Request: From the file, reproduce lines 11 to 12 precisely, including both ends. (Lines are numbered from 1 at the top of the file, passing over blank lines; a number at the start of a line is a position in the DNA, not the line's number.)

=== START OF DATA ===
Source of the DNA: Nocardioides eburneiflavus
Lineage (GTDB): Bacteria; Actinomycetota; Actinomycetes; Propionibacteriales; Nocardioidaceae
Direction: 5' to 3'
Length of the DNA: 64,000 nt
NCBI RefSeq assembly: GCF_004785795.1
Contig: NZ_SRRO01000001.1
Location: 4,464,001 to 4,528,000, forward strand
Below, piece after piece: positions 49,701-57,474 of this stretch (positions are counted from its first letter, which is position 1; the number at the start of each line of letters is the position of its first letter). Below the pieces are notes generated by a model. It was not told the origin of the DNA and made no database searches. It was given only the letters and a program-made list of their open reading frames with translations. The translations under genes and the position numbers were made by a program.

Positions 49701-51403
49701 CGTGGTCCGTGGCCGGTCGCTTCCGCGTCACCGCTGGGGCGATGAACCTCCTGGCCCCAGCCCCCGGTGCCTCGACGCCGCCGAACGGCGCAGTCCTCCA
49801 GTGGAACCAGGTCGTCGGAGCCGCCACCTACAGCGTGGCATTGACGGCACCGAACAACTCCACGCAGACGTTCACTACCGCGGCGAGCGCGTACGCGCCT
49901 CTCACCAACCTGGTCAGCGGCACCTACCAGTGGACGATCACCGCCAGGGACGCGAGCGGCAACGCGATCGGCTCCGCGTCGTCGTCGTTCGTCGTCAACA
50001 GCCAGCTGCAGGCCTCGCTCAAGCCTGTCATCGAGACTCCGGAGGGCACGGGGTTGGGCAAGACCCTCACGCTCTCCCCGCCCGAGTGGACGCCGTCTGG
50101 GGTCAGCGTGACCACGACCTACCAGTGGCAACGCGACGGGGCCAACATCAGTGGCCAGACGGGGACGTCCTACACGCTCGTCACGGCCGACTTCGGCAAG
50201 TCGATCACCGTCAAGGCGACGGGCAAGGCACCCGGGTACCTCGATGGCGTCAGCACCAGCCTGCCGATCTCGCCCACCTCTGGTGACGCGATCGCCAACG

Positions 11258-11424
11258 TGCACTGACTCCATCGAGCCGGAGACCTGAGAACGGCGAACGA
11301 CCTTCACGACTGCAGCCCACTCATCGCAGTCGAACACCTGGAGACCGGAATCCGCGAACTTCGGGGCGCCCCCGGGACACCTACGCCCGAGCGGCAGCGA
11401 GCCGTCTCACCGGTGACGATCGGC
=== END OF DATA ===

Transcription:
49801 GTGGAACCAGGTCGTCGGAGCCGCCACCTACAGCGTGGCATTGACGGCACCGAACAACTCCACGCAGACGTTCACTACCGCGGCGAGCGCGTACGCGCCT
49901 CTCACCAACCTGGTCAGCGGCACCTACCAGTGGACGATCACCGCCAGGGACGCGAGCGGCAACGCGATCGGCTCCGCGTCGTCGTCGTTCGTCGTCAACA